THIS REPORT CONTAINS ASSESSMENTS OF COMMODITY AND TRADE ISSUES MADE BY USDA STAFF AND NOT NECESSARILY STATEMENTS OF OFFICIAL U.S. GOVERNMENT POLICY Required Report - public distribution Date: 12/21/2011 GAIN Report Number: JA1524 Japan Retail Foods Update 2011 Retail Food Sector Approved By: Steve Shnitzler, ATO Director Prepared By: Sumio Thomas Aoki, Senior Marketing Specialist, Paul Miyamoto, Intern Report Highlights: Some say that Japan was moving into a period of economic growth right until March 11, 2011 and the Japanese retail industry was poised to improve on sales and revenues. But sales were severely restrained because of the Great Northeast Japan Earthquake and Tsunami. However, changes in the retail industry impacted industry alliances with the merger of department store giants Mitsukoshi and Isetan; the expansion of the Mitsubishi group food distribution network; the tie-up of two Eastern Japan supermarkets, Arcs and Universe; and headstrong competition between AEON and Seven & i Holdings. Post: Tokyo ATO Japanese Retail Food Sector Report 2011 U. S. Agricultural Trade Office JAPAN I. Japanese Retail Sales 1. Overall Total retail sales including food & beverages, general merchandise, and fabrics/apparel & accessories in Japan amounted to $752.6 billion in 2010. The total food and beverage retail sales amount was $472.6 billion. Total retail sales have increased each year since 2008. 2007 showed a total retail sales of $614.6 billion and food & beverages sales of $370.6 billion. The exchange rates used in this report are 104.46 yen/$ for 2008, 94.57 yen/$ for 2009, and 88.81 yen/$ for 2010. Figure 1a. Total Retail Sales (million US$) Yea & General Fabrics, Apparel, & r Tota Foodl Beverage Merchandise Accessories 2008 651,215 399,971 151,043 100,201 2009 703,743 437,940 155,123 110,680 2010 752,572 472,638 160,094 119,840 Source: METI Figure 1b. Chart of Total Retail Sales (million $) 2. Retail Food Sales A. 2011 The retail food sales increased from 2009 to 2010 for the three retail categories listed in Figure 2, according to the Current Survey of Commerce* conducted by The Ministry of Economic, Trade and Industry (METI). An explanation of the Current Survey of Commerce is in the below chart. Figure 2. Food Retail Sales of Three Categories* for 2008-2010 (Million US$) Yea Large-scale Supermarket & Department Convenience r Total Conventional Supermarkets Stores Stores 2008 196,735 76,425 70,662 49,648 2009 208,228 84,919 69,622 53,687 2010 221,535 92,567 70,849 58,119 Source: METI http://www.meti.go.jp/english/statistics/tyo/syoudou_nenpo/index.html, Japan Department Stores Association http://www.depart.or.jp/common_department_store_sale/list * Food & beverages definition Drinks, Japanese and Western alcoholic drinks, seasonings, meat, fresh fish, dried provisions, vegetables, fruits, sweets, bread, dairy products, etc. B. Food & Beverage Sales in Japan Overall sales growth was observed in most regions of Japan as many households spent more time and money purchasing food items to consume at home rather than spending money at restaurants. Five out of eight prefectures showed positive sale growth rates from 2008 to 2010. Also, in each prefecture, the number of large-scale retail stores increased during this time. Japanese real economic growth rate is estimated at 3.9% in 2010. It is important to keep in mind that even in an environment of stagnant sales geographic markets in Japan are quite sizable - often exceeding that of entire countries. For example, the Kyushu prefecture alone had a GDP that exceeds that of South Korea, Australia and the Netherlands. Figure 3. Regional Sales and Population Trends Overall Food & 2009 Food Purcha Sales sing Prefe Beverage Number of 2009 cture Year Sa per Growth les Establishments Population househo Rate ld (million '08-'10 yen) (Yen) 2008 524,125 275 Hokkaido 2009 554,309 283 5,507,000 796,008 7.45 2010 563,196 313 M 2008 251,856 131 iyagi 2009 244,972 135 867,095 -4.03 (Tohoku) 2,336,000 2010 241,704 139 2008 1,299,061 336 Tokyo 2009 1,260,387 346 12,868,000 945,697 -2.99 (Kanto) 2010 1,260,243 360 2008 708,981 290 Aichi 2009 718,871 302 0 926,122 2.51 (Chubu) 7,418,00 2010 726,741 313 Osaka 2008 863,565 295 8,801,000 922,817 -5.33 (Kinki) 2009 836,003 294 2010 817,535 297 2008 203,272 84 Hiroshima 2009 202,869 91 563 2.78 (Chugoku) 2,863,000 853, 2010 208,919 100 2008 110,498 63 Ehime 2009 110,981 70 1,436,000 862,375 2.02 (Shikoku) 2010 112,734 72 2008 262,211 143 Fukuoaka 2009 264,166 144 5,053,000 793,021 2.72 (Kyushu) 2010 269,333 161 II. Trends and Changes in the Retail Market 1. Hints to Consider When Thinking About Exporting to Japan If you are considering developing products or searching for products to export to Japan, consider these characteristics of the Japanese market. (1) Senior Represents the core customer base (2) Produce Senior and female customers want fresh produce (3) Deli Including housewives, convenience is in higher demand (4) In-store Preparation Similar to Deli, more demand for prepared foods (5) Desserts More women purchase desserts at convenient stores 2.Elderly Population Is Growing Rapidly As noted above, Japan has the fastest growing elderly population (over 65) or Generation M, in the world. In 2010, Generation M represents 23% of the entire population in Japan. By the year 2020, it is estimated to increase 29% and then 36% by the year 2040. Of course the total population is estimated to decline from 127 million in 2010 to approximately 105 million in 2040. As of August 22, 2010, 40,280,000 Japanese are over 60 years old, which is 31.5% of the total population (Weekly Toyo Keizai, September 3, 2011, pp 40-43). According to the article, Generation MF is the market that retailers must have a strategic plan. Generation M has the most money in Japan as well. There are several short term affects of this trend: 1. Generation M won’t be mobile and won’t be able to shop. According to an article in the Weekly Toyo Keizai magazine, Seven-Eleven store owners rented vehicles to start servicing hard-to-reach customers. After the Northeast Earthquake and Tsunami, AEON started a similar service in Miyagi prefecture (Northeast Japan). 2. Greater need of delivery service. 3. Expanded availability of internet shopping. 4. Additional mobile vehicle shops. 5. Development of products that fit Generation MF. Figure 4: Forecast for Elderly Population Year Population (1,000 People) Total Age 0-14 Years Age 15-64 Years 65 and Older 2005 127,768 17,585 84,422 25,761 2010 127,176 16,479 81,285 29,412 2015 125,430 14,841 76,807 33,781 2020 122,735 13,201 73,635 35,899 2025 119,270 11,956 70,960 36,354 2030 115,224 11,150 67,404 36,670 2035 110,679 10,512 67,919 37,249 2040 105,695 9,833 57,335 38,527 2045 100,443 9,036 53,000 38,407 2050 95,152 8,214 49,297 37,641 Source: National Institute of Population and Social Security Research 3. Customers are looking for convenience and added value. Here are three examples: A. Naturally defrosting frozen food (1) Top three frozen food manufacturers all have their focus on frozen foods that defrost in room temperature and taste good. These products are convenient (natural defrost), eco-friendly (no- cooking) and tasty. (2) These products must also be bite sizes and packaged in small containers to fit Japanese lunch boxes. B. Seasonings (1) There are many premixed seasonings and sauces in Japan. Noodle soup bases (soba, udon for example), various teriyaki-type sauces and powdered soup bases are popular. (2) Developing and offering recipes to show how to use these convenient seasonings is a must. C. Cosmetics (1) Cosmetic products have always been sold in supermarkets but they never had the glitter and the professional cosmeticians to apply make-up and lure customers to purchasing the newest and best products. AEON changed that by upgrading their cosmetic sales floor from economy type décor to top department store sales décor and has become the most popular place to try and purchase cosmetic products. 4.Home dining and Home Meal Replacements The HMR (Home Meal Replacement) market, which represents, ready-to-cook, ready-to-heat and ready-to-eat meals, continues to grow. Driven by such macro trends as an increasing number of single households, the aging population and an increasing number of working women, etc, consumer demand for HMR products is still strong. Retail food outlets are adding to or expanding their HMR product line. The expanding retail presence of “delicatessen” in supermarkets of all sizes – as well as in department stores and convenience stores – attests to the popularity of the HMR market. HMR sales are also increasing at a brisk rate in the fast food industry. Summitt Store Experiments Fresh Ingredient In-Store Preparation Corner Summitt Stores is experimenting with a tasting corner and in-store preparation kitchen constructed right in the fresh food aisle. Fresh produce, meats, and seafood are normally displayed and stocked on store shelves for customers to simply examine and select. Summitt preparation kitchen will cook take-out meals using these fresh products right in the store and as the customers shop. Summitt will also offer tastings of various dishes from their menu. This is an important step forward. As companies introduce more and more foods, customers often ask how to prepare and serve. 5. Healthy Foods Offer Expanded Opportunities Driven by the aging population of Japan and rising consumer interest in health maintenance and improvement, the demand for healthy and nutritionally balanced foods has increased. Interest is strongest among those aged 50 and above, and adult women. The healthy food category (or functional foods) has been growing steadily since the mid 1990’s. In Japan, functional food can be divided into “Foods for Specific Health Use,” or FOSHU, and health- enhanced food. Among the numerous attributes that serve to distinguish one from the other, the most important is that FOSHU products require government approval, while health-enhanced food products do not. What motivates companies to pursue the FOSHU designation, rather than avoid the often-lengthy approval process, is that they can affix the FOSHU seal on the product in question should it meet the Minster of Health Labor and Welfare (MHLW) criteria. 6. Usage of Private Brands (PB) Expands The majority of major food retailers now feature their own private brands. Studies conclude that PB products will continue to gain more shelf space. According to a study by Manao Kidachi, Chuo University(Private Brand Development and Food Manufacturers Production Role in Japan*), AEON recorded PB sales of $4.8 billion in 2008 and practically doubled PB sales to $9.7 billion in 2010. Generally, PB products amount to approximately 10% of total sales. AEON hopes to increase to 20%. Second, PB products were generally produced by secondary food manufacturers. Today, leading manufacturers are beginning to expand production of PB products. A 2009 survey by the Japan Finance Corporation found that 67.8% of all food manufacturers produce PB products and that 23.2% of those companies would like to increase the number PB products; and 9.8% of all manufacturers wished to introduce PB products to their line-up. In another survey performed in 2010 this time to survey consumer response toward PB products, the survey found that even if the economy improves consumers will continue to purchase PB products. *Japan Finance Corporation, Farm, Forest and Sea Department, “Survey of PB Products”, August 18, 2009. *Japan Finance Corporation, Farm, Forest and Sea Department, “2009 2nd Survey of Consumer Trends”, February 9, 2010. 7. Continued Consolidation of the Food Retail Industry A. Mitsubishi Shokuhin (Food) Becomes the Largest Food and Beverage Distributor On February 18, 2011 Mitsubishi wholesale company was established with the merger of Mitsubishi Shokuhin (food), RyoShoku Ltd., Meidi-ya Corporation, San-Esu Inc., and Food Service Network Co., Ltd. Ryoshoku Ltd. was one of the strongest beverage distributors and was the second largest wholesale company after Kokubu Co. Meidi-ya Corporation ranked eighth and Food Service Network ranked ninth. The reason for the merger, according to the press release dispatched by the four companies, was to protect the safety of food quality and food supply by creating a new wholesale distribution model capable of adapting to changing consumer demands and diversification and to withstand long term deflation. The strengths of the individual companies will mesh well. As was discussed in section II of this report, supermarkets and convenient store businesses are strengthening their positions and market share. These retailers have become an essential and necessary shopping entity for many Japanese to function on a daily basis. Their buying power is stronger and they are expanding their manufacturing capability. Not only that they have also been strengthening their distribution network and logistics that compete with other entities of the food distribution industry. Mitsubishi Shokuhin and future growth and consolidation will perhaps balance the relationship between the strong retailers and wholesalers. B. ARCS Group (Always Rising Community Service) Spreads its Network to Mainland Japan with Universe ARCS is a holding company established in 2002 with the merger of Hokkaido supermarkets, Ralse and Fukuhara. In order to compete with rising national supermarket chains, maintain localized food businesses and to share logistical distribution ARCS merged with other Hokkaido supermarkets such as Dounan Ralse (Obihiro) and Fuji (Asahikawa) in 2004, and Tokoh Store (Sapporo) in 2009. ARCS reached record sales in 2010 of $3.9 billion. One of the biggest stories of 2011 was the news that ARCS will expand outside of Hokkaido, which ARCS president Yokoyama once said that they would avoid. On October21, 2011, Universe supermarkets, headquartered in the most northern prefecture on mainland Japan joined ARCS, creating a group that includes 47 stores located in three northern prefectures, (Aomori prefecture 30 stores, Iwate prefecture 16 stores, and Akita prefecture 1 store) adding $1.3 billion in value to the ARCS group. ARCS’ website address is http://www.arcs-g.co.jp/ (Japanese Only) C. Competition in Western Japan’s Food Distribution Industry is Heating Up Three regions, Chugoku, Shikoku and Kyushu have experienced changes in their distribution network similar to northern Japan. Asahi Shokuhin who is one of the largest food distributors finished construction of a distribution center located in Tosu city, Saga prefecture in the Kyushu region inside the Tosu Distribution Center. The facility will warehouse and distribute dried, frozen, and chilled products to Chugoku, Shikoku and Kyushu regions. The Chugoku and Shikoku supermarket sector saw some changes too. AEON has acquired the largest supermarket chain in Shikoku, Marunaka http://www.marunaka.net/ (Japanese only), for $648 million. Marunaka provides AEON 340 stores and $4.6 billion in sales. Marunaka’s strategy was to acquire AEON’s private brand, digital money, and AEON’s distribution network. AEON strengthens its network in western Japan where it traditionally lagged. III. Retail Market Industry 1. Retail Establishment Trends In 2010, supermarkets and convenience stores continued to be the primary distribution channel for food in Japan. Large-scale supermarkets appear to have lost some ground to regional supermarkets. However, to compete against AEON and Ito Yokado regional supermarkets are merging such as ARCS in Hokkaido and Universe in Northern Japan. 2. Large-scale Supermarkets and Conventional Supermarkets A. Outlets The number of outlets changed very little. AEON shrank from 569 outlets in 2007 to 415 outlets in 2009. Barrow grew from 120 (2007) to 173 (2009) and AEON Kyushu (western Japan) doubled from 48 to 99. Most others remained relatively the same. B. City-style Stores March 11 affected the retail industry in many ways. One key finding from March 11 was that convenience stores were better suited to quickly re-establish their store and support the local consumers in an emergency situation. Convenience stores were the first ones to deliver products using small vans and to open their stores in affected areas. Taking the lessons learned to compete with convenience stores, large supermarkets, AEON and Seven & i (Ito Yokado) are developing small “City-style stores”. Store sizes measure about 1800 square yards of floor space. Tokyo and other cities are major targets for these City-style stores. C. Target Population As the Japanese market continues to mature, supermarket giants AEON and Seven & i have strengthened their network to reach single adults and the older generation, who will be referred to as the Generation Mature (herein referred to as Generation M). D. Price Competition Price competition has become more intense and is a major feature of the supermarket business in Japan. Supermarkets are seeking to reduce costs and improve their infrastructures through the introduction of management systems and the improvement of procurement processes as well as through the closure of unprofitable stores in their efforts to improve efficiency. The companies which have succeeded to reduce management cost and to prevent losses have regained their profit. E. Company profiles Figure 5 summarizes the top 16 supermarkets. AEON http://www.aeon.info/en/, Ito-Yokado http://www.7andi.com/en/, and Daiei http://www.daiei.co.jp/index.php (Japanese only) have nationwide supermarket networks. All three are gradually expanding into regional areas outside of Tokyo and Osaka. Uny http://www.uny.co.jp/ (J) is the strongest regional supermarket with a concentration in the Chubu and Kanto area. Figure 5: Top 16 Supermarkets by Total Sales in 2009 Total Food Ratio of Growth Company Sales (US$ Sales (US$ Food Number of Location of Rate '09- Rank Name Mil.) Mil.) Sales (%) Outlets HQ & Stores '10 (%) 1 Aeon 21,323 10,660 49.9 415 Chiba 4.43 2 Ito-Yokado 15,190 7,197 47.4 175 Tokyo -1.92 3 Uny 7,720 4,816 62.4 233 Aichi 6.82 4 Daiei 8,319 4,914 52.7 207 Hyogo -0.47 5 Izumi 4,606 1,511 32.8 83 Hiroshima 12.92 6 Life Corp. 4,771 3,862 80.9 203 Tokyo 5.03 7 Heiwado 3,463 2,004 57.8 105 Shiga -3.41 8 Izumiya 3,457 1,948 56.3 86 Osaka -0.8 York 9 Benimaru 3,575 2,633 73.6 156 Fukushima 5.38 10 Maruetsu 3,537 3,285 92.8 242 Tokyo 6.07 11 Barrow 2,214 1,610 72.7 173 Gifu 4.44 12 Fuji 3,124 1,256 40.2 93 Ehime 1.89 13 Okuwa 2,611 1,937 74.1 143 Wakayama 2.67 Aeon 14 Kyushu 2,670 1,115 41.7 99 Fukuoka 10.21 15 Summit 2,266 2,106 92.9 97 Tokyo 4.71 16 Inageya 1,797 1,685 93.7 127 Tokyo -0.59 Source: Food and Beverage Distribution; Nihon Shokuryo Shimbunsha F. Other supermarket locations: Chubu and Kanto Maruetsu http://www.maruetsu.co.jp/corporate/ (J) Valor Supermarket http://chirashi.valor.co.jp/store_search.php (J) Kanto Summitt http://www.summitstore.co.jp/ (J) Inageya http://www.inageya.co.jp/ (J) Kyushu/Chugoku Izumi http://www.izumi.co.jp/e_ir/corporate_data.html (J) AEON Kyushu Tokyo Kinki Life Corporation http://www.lifecorp.jp/company/index.html (J) Kinki Heiwado http://www.heiwado.jp/profile/gaiyo.html (J) Okuwa , http://www.okuwa.net/corpo/002.html (J) Kinki/Kanto Izumiya http://www.izumiya.co.jp/ (J) Fuji http://www.fujicitio.com/company/company01.html (J) Tohoku York Benimaru http://www.yorkbeni.co.jp/company/outline.html (J) G. Specialty Supermarkets Specialty supermarkets are important for export products because these stores carry products with higher prices. Here is a list and some background information for these specialty supermarkets. Kinokuniya - First self-service supermarket in Japan. http://www.e-kinokuniya.com/kinokuniya2.pdf Meidi-ya - First supermarket to specialize in imported products. http://www.meidi-ya.co.jp/en/ Seijo Ishii Combination of specialty products and convenient store. http://www.seijoishii.co.jp/ (Japanese only) Dean & Deluca - Premium product and prices. Emphasis on delicatessen. http://www.deandeluca.co.jp/ Queens Isetan - Special shelf space for imported products. http://www.queens.jp/pc.html (Japanese only) Kaldi Coffee - Specializes in premium imported products. http://www.kaldi.co.jp/english/ 3. Convenience Stores A. Outlets The total number of store outlets for the top 10 convenience store companies increased 9.7% in past three years. Total outlets were 45,236 in 20109a, which was a slight increase of 4,013 from 41,223 outlets in 20079b. Sales made a huge jump in three years. In 2007, sales for the top 10 were approximately $62 billion, whereas in 2010 that shot up to $90 billion. One reason for the increase of outlets and sales is the greater utilization of convenience stores by female office workers and Generation M. Convenience stores have developed products, such as desserts and drinks, and services such as a la carte deli bars that attract female office workers to stop by before going to the office or returning home. Generation M has less mobility and utilize convenience stores that are closer to their homes. Most recently, convenience store companies such as Lawson developed discount convenience stores. These stores have smaller store space, less SKU’s, and no fast foods (FF) that convenience stores consistently offer. Discount convenience store prices are cheaper than convenience stores as well. B. Company Profiles The following table (Figure 6) summarizes the top 10 convenience stores in Japan 2010. Seven Eleven has 1,198 more stores than in 2007. Lawson had 1,407 more and FamilyMart was up by 1,530 stores compared to 2007. One major change since 2008 was FamilyMart’s acquisition of am/pm Japan on March 1, 2010. am/pm Japan Co. became its wholly owned subsidiary. The effective cost for the acquisition was about $155 million. Figure 6: Top 10 Convenient Stores in 2010 Rank Company Name Total Sales (US$ Million) No. of Outlets Location 1 Seven-Eleven Japan 33,190 13,232 Nationwide 2 Lawson 18,948 9,994 Nationwide 3 FamilyMart 16,220 8,717 Nationwide 4 Circle K Sunkus 10,395 6,274 Nationwide 5 Mini Stop 3,626 2,042 Tokyo/Nagoya 6 DAILY YAMAZAKI 2,440 1,634 Nationwide 7 Seicomart 1,927 1,102 Hokkaido 8 Cocostore 1,299 837 Nationwide 9 Three F 1,164 704 Tokyo area 10 POPLAR 1,022 700 Nationwide Source: Lawson Annual Report 2011 4. Department Stores A. Outlets and Sales Department store sales accounted for only 5% of the total retail food market with sales of US$19 billion in 2007. Significant restructuring among major department stores has been increasing. For example, the major department store Sogo filed for chapter eleven bankruptcy and merged with Seibu Department Store, which is now Millennium Retailing Co. The second largest department store, Isetan, merged with the third largest department store Mitsukoshi. The Kansai region’s large department store Hankyu merged with its strongest competitor, Hanshin Department Store. They now operate under a name, H2O Retailing. Daimaru Department Store merged with Matsuzakaya and established J Front Retailing. Food sales at department stores have continuously declined for the past several years with a dramatic decrease in sales from 2000 to 2002 related to store closures. B. Depachika It is important to note the “depachika” phenomenon when discussing the retail food sector of a department store. Depachika means the basement floor of the department store where fresh food halls are traditionally located. Traditionally, depachika was a quiet retail food location. This changed when shops introduced high-quality HMR. In fact, this was responsible for spurring the high-quality HMR market in Japan. In addition, famous restaurants became tenants and lent their brand names to popularize depachika. The Depachika phenomenon turned the basement floor from nothing special into an attractive place and a means of bringing customers to department stores. C. Premium Price, High Quality, BUT Small Quantity Department stores usually carry imported branded products. The sale prices are higher than supermarkets but keep in mind that the capacity of department stores to stock quantities is low. D. Company Profiles Figure 7 summarizes the top 10 department stores in Japan. Figure 7: Top 10 Department Stores in 2007 Growth Rank Company Total Sales Food Sales Number of Name Rate (Food) (US$ million) (US$ million) ‘06~’07 Outlets 1 Takashimaya 9,479 1,856 2.7% 20 2 Isetan 7,143 748 0.3% 10 3 Mitsukoshi 7,036 1,695 - 3.8% 18 4 Sogo 4,564 Undisclosed - 12 5 Marui 4,532 Undisclosed - 17 6 Daimaru 4,382 962 2.0% 24 7 Seibu 4,255 Undisclosed - 16 8 Tokyu 2,735 Undisclosed - 12 9 Kintetsu 2,731 783 0% 9 10 Hankyu 2,676 695 0.9% 11 Source: Nikkei MJ, Nihon Shokuryo Shinbun – (2010 data not available) IV. Road Map for Market Entry 1. Food Distribution System in Japan When considering market entry in Japan’s relatively developed food market, it is important to keep the following points in mind: Overall, traditional entry points via importers are beginning to make way for other more diverse avenues. For example, even within one food retail organization (i.e., large-scale supermarket, regional supermarket chain, convenience store chain, etc.), there may be several routes for procurement – including importers, wholesalers, etc. Large-scale supermarkets still rely primarily on importers and wholesalers. Most are engaged to some degree in developing and maintaining private labels, which they tend to outsource to food processors. Conventional supermarkets tend to depend more on wholesalers. They usually procure from a number of regional/local and national wholesalers who buy imported food products from trading houses and importers. Wholesalers and big trading houses are generally interested in handling high volume products, not niche-oriented products. A. Distribution Structure for National and Conventional Supermarkets - Giant nationwide supermarket chains including Aeon and Seven & i mainly purchase their foods through three channels: (1) direct from the importers; (2) direct from the manufacturers and processors; and (3) wholesalers and distributors. Conventional supermarkets purchase through similar distribution channels, although they mainly purchase from wholesalers, whereas the major national chains rely more on direct routes. Figure: 9 B. Distribution Structure for Department Stores - Food items at department stores are procured almost entirely through wholesalers and tenant merchants. Imported products reaching department store “tenant merchant” shelves is dependent upon the wholesaler purchasing these products from importers or trading companies. Tenant merchant companies mainly purchase the ingredients for their products from wholesalers and then manufacture the products to be sold. Figure 10: *ADO - All Nippon Department Stores Development Organization C. Distribution Structure for Convenience Stores - Convenience store chains utilize trading companies and wholesalers, depending on the type of product. Due to limited space, convenience stores can only handle a few brands per category. Product performance is reviewed continuously, and slow moving products are replaced quickly, ensuring the highest turnover possible. Their management systems present the most significant challenges for imported packaged processed foods, since they require that U.S. exporters: 1) modify product taste/specifications to fit the tastes of Japanese consumers; 2) shorten delivery time to ensure freshness; and 3) update and introduce new products frequently. D. Co-ops and voluntary chains use a variety of sources, including importers, wholesalers and direct importing. Serving voluntary chains, there are several major joint procurement organizations: CGC Japan, Nichiryu, All Japan Supermarket Association (AJS) and Consumer Cooperatives (Co-ops). Their major role is to develop private brand products with Japanese food processors and overseas sources to sell to member retailers. Some of these organizations directly import non-branded food products that are “volume” oriented in nature. E. Most traditional stores (i.e., Mom & Pop and one category stores) depend on wholesalers. Penetration of imported foods into these shops and stores is relatively low. F. Specialty stores (i.e., foreign foods, discount foods, etc.) also primarily depend on wholesalers. Selected coffee shop chains, discount stores and natural food specialty stores with chain operations may be worth development for U.S. food exporters. G. Online Sales - Finally, online sales including TV, mail order offers yet another possible channel that U.S. exporters can consider for retail food distribution. Majority of the sales are still non foods, but food and beverage sales are increasingly being purchased online. 2. International Competition of Food Exports to Japan The United States is the largest exporter of food products to the Japanese market, representing 27.4% of all imported value in 2010. China’s export has increased in the past two years. Their share increased from 9.6% in 2008 to 11.9% in 2010. Figure 11a: Major Food Exporters to Japan Value % Share Rank Country 2008 2009 2010 2008 2009 2010 1 United States 16,983 12,974 13,862 31.61 29.25 27.37 2 China 5,146 5,160 6,021 9.58 11.63 11.89 3 Australia 4,635 3,806 4,232 8.63 8.58 8.36 4 Thailand 3,628 2,959 3,785 6.75 6.67 7.47 5 Canada 4,280 3,165 3,503 7.97 7.14 6.92 6 Brazil 2,407 1,809 2,380 4.48 4.08 4.7 7 Indonesia 1,475 861 1,547 2.75 1.94 3.05 8 France 1,490 1,228 1,307 2.77 2.77 2.58 9 New Zealand 1,304 1,142 1,287 2.43 2.57 2.54 10 Philippines 1,068 1,193 1,069 1.99 2.69 2.11 World Total 53,729 44,353 50,652 100 100 100 Source: Global Trade Atlas Figure 11b - Source Global Trade Atlas 3. Summary of Key Advantages and Current Position of the U.S. Food Products in the Japanese Market (Figure 12): Figure 12 Key Words Advantages Current Position U.S. specialty food products attract Have a good story to educate Quality Japanese consumers. U.S. products customers about the quality of usually have a good story to tell. your product. Emphasize quality. Cu Be able to explain how your ltural Japanese consumers are strongly product relates to American Influences influenced by U.S. food culture. culture. Health related food market in the U.S. Address health related benefits Health is advanced. Even though your product but be careful you don’t make Consciousness may not be a health product, make claims unless you have Japanese sure to emphasize any health benefits. government approval. U.S. agriculture can successfully Educating your customer about differentiate itself from Japan and third safety issues helps to facilitate Food Safety countries on food safety issues by communication and provides your HACCP, GAP, ISO, etc. customer transferable knowledge. The U.S. is the largest exporter of food p Japan’s food self sufficiency rate is roducts to Japan. As a largest St only 39% and it has been able Supply supplier of food products in the world, declining due to aging population the U.S. has a great opportunity to and the declining farm population. expand exports to Japan. VII. Post Contact and Further Information If you have any questions or comments regarding this report or need assistance with exporting to Japan, please contact the U.S. Agricultural Trade Offices in Tokyo or Osaka at the following addresses: Tokyo Osaka U.S. Agricultural Trade Office U.S. Agricultural Trade Office U.S. Embassy, Tokyo U.S. Consulate General, Osaka-Kobe 1-10-5 Akasaka, Minato-ku 2-11-5, Nishi-tenma, Kita-ku, Tokyo 107-8420 Osaka 530-8543 Tel: 81-3-3224-5115 Tel: 81-6-6315-5904 Fax: 81-3-3582-6429 Fax: 81-6-6315-5906 E-mail: atotokyo@fas.usda.gov E-mail: atoosaka@fas.usda.gov ATO Japan has begun a series of regional reports to provide specific information on major regions in Japan. Please go to http://www.usdajapan.org/ and click on “Regional Briefs”. To date, the ATO has reports on the Kansai region (Osaka/Kobe), and the Chugoku region (Hiroshima). Reports on Hokkaido (Sapporo), and Kyushu (Fukuoka/Kagoshima) will be available soon. Other websites: http://www.myfood.jp http://www.us-ato.jp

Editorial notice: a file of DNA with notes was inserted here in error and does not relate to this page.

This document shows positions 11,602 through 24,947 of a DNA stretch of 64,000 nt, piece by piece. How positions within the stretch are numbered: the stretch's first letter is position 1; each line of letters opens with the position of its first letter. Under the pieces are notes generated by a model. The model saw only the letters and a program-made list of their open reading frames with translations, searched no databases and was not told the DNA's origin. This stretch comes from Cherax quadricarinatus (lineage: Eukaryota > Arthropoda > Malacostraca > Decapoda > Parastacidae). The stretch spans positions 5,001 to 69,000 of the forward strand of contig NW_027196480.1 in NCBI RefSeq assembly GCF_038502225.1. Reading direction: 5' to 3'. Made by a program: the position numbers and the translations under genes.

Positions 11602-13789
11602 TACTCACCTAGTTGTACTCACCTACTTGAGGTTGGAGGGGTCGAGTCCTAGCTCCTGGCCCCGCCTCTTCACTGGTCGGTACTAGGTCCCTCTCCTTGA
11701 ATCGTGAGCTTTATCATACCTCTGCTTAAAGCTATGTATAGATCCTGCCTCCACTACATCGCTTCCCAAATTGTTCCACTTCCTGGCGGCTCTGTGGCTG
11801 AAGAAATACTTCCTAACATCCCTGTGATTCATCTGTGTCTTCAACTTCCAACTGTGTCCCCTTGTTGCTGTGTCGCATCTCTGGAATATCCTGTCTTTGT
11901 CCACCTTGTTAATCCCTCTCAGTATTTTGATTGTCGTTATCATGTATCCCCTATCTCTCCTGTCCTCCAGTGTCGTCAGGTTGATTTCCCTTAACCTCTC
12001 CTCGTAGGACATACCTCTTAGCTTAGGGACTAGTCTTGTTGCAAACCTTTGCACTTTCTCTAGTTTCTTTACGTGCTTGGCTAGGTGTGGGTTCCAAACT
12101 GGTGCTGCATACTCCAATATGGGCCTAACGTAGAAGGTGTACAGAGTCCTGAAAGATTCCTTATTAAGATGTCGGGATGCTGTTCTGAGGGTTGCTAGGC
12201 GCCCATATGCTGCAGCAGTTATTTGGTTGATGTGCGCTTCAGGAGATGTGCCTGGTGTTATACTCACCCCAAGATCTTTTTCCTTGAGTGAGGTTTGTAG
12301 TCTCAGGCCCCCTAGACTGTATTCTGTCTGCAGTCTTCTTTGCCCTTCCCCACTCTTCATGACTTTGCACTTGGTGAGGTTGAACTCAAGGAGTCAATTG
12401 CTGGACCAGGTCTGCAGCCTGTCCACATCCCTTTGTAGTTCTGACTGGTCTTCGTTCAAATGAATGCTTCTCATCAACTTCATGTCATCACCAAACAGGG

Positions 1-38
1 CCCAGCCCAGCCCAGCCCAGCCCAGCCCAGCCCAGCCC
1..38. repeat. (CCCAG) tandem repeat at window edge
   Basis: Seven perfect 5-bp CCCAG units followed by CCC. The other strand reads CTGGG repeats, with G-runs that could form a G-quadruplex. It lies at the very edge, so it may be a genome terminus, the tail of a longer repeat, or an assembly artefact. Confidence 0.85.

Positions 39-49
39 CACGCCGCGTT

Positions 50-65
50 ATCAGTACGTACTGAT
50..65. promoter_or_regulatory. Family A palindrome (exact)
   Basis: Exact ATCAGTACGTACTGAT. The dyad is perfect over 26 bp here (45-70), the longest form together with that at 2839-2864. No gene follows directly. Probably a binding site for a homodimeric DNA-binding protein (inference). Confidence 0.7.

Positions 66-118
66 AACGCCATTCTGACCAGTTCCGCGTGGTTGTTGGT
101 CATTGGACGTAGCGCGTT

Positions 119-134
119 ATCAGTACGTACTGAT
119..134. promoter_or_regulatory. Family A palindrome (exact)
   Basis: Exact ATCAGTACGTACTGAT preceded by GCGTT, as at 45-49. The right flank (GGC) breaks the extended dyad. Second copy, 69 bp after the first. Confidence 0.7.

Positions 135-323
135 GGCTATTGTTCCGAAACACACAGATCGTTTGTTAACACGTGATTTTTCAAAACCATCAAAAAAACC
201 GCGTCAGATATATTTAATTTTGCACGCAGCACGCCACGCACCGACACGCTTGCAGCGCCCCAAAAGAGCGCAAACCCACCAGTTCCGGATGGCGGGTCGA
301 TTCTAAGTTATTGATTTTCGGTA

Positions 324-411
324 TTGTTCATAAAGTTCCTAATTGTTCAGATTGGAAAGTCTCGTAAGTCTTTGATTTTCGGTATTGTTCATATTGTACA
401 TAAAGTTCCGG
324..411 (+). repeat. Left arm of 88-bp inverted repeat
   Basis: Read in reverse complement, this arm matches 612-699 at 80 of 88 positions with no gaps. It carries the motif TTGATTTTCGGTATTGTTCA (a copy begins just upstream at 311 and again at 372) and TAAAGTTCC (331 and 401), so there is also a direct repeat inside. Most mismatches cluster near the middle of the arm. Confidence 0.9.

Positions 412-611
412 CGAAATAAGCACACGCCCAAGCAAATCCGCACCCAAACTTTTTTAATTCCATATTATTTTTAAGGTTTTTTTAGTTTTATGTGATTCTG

Posted: 12 January 2012